Halfway around the world in war-torn Afghanistan, a West Palm Beach-based group of solders is sporting shaved heads to support a little boy facing a battle of his own back home: cancer.
They had heard through the military grapevine about 7-year-old Jay Ryon, a "brave little trooper" whose leukemia diagnosis has sparked an outpouring of love worldwide. And just like that, the 19 men decided to go under the razor.
"It was an easy decision," said Sgt. David Privett. "Some of us just wanted to put a smile on a child's face and some of us thought, 'What if it was one of our kids?' "
The soldiers of the Army's 388th Clearance Company are among thousands of people rallying around the Ryon family, who live in the small, Central Florida city of Mount Plymouth.
Jay, a precocious and sweet only child constantly wearing a "big goofy grin," was diagnosed with cancer in mid-January, according to his mom, Maggie Denk. He was especially upset to learn he'd have to lose his hair, so Denk and her husband, Nick Ryon, both shaved off theirs.
Soon after, bald heads were popping up all over the Lake County Fire Department, where Ryon is a firefighter. And that was just the beginning.
Jay's story spread quickly online, through a Facebook page called "Team Jay." It started out with just family and friends, but now — a month later — more than 8,300 people representing every state and continent have joined.
"We never dreamed that it would be that big," Denk said.
On the page, people share words of encouragement, funny videos and pictures of their newly bald heads, shaved in honor of Jay. Someone even gave their cat a buzzcut and posted a photo for Jay, a big-time animal lover.
Scrolling through it gives him a boost when he's having a tough time, Denk said.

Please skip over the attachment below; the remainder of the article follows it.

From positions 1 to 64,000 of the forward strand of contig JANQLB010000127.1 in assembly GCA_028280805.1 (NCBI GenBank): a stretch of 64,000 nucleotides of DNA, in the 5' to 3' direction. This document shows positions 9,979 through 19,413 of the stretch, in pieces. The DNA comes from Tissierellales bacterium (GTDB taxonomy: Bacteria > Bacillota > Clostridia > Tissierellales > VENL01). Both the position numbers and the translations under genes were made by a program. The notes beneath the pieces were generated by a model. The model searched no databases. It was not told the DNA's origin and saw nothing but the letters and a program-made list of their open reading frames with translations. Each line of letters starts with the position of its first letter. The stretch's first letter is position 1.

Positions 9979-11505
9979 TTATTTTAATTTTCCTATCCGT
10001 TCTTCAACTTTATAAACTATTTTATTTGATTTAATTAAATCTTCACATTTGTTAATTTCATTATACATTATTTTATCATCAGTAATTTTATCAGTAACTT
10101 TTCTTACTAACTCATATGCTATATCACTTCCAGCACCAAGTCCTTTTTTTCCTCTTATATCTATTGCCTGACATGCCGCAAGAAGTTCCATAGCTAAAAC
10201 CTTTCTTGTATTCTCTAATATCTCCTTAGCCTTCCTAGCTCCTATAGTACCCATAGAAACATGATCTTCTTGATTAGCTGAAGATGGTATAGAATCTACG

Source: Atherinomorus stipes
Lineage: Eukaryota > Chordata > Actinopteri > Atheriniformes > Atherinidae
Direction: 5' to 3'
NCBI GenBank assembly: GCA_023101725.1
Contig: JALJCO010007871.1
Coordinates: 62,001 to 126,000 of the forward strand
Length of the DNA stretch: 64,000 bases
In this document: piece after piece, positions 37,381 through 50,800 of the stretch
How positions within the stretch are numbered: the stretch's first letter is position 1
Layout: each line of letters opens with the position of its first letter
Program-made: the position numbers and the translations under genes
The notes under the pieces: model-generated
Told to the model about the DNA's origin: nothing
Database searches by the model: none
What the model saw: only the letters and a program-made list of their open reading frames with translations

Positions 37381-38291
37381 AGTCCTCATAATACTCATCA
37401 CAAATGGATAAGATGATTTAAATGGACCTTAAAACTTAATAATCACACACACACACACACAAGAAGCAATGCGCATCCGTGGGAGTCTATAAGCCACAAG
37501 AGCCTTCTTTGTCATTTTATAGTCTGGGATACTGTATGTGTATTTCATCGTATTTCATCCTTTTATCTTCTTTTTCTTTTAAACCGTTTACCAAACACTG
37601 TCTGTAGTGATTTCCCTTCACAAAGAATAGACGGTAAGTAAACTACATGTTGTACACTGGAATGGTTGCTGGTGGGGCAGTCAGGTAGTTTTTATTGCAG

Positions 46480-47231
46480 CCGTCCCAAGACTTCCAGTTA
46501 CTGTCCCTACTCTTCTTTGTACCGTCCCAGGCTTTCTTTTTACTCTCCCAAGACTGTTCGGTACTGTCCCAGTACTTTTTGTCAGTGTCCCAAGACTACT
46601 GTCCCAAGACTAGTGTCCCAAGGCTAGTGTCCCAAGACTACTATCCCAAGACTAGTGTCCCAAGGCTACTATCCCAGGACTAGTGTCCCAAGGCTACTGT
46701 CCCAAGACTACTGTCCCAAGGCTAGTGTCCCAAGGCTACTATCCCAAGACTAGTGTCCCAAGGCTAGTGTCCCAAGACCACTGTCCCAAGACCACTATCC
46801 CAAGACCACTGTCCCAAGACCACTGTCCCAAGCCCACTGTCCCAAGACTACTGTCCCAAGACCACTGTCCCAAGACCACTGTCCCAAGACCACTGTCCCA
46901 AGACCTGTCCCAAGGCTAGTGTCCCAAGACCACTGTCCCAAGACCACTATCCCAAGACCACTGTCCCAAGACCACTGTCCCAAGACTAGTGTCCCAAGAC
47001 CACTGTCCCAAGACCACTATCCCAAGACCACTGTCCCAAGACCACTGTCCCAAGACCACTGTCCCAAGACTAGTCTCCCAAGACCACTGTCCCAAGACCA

"Knowing people are thinking about him in the outside world is just amazing — amazeballs, as he would say," she said, using her son's favorite word.
The men of the 338th Clearance Company found out about Jay through Sgt. Tony Tindell, who, when he's home, works as a firefighter in a community near where the Ryons live. Tindell said he had to get involved after seeing the little boy's wide smile in pictures posted online.
"He sits in his hospital bed with the biggest ear-to-ear grin imaginable, refusing to quit and showing no weakness," he said. "It would be easy to give up — no one likes to be sick — it would be easy to sit there with a scowl or frown. It takes true strength to smile."
Privett, who was quick to jump in and help, shaved everyone's heads, spelling out Team Jay in the hair of seven of the guys. The group, decked out in their Army uniforms, took before and after pictures and made a collage to send to Jay.
Along the bottom, Privett typed: "We got your back all the way from Afghanistan."
"Shaving our heads," he said, "is our way of showing not only Jay but every other child out there fighting cancer that their fight is not forgotten."
The collage brought on "a lot of tears" when the Ryon family saw it, Denk said. Her grandfather served as a fighter pilot, so anything military-related is extra special to all of them, especially Jay, who's close with his great-grandpa.
And the way they wrote out Team Jay — he thought that was the "coolest thing in the world," Denk said.
"That picture, especially with my grandparents, definitely struck a chord, that the military would take the time to do something like that in their very brief amount of free time," she said.
"These guys were strangers, and yet they still did that."
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To support Jay Ryon and his family, visit lakefirefightercharity.org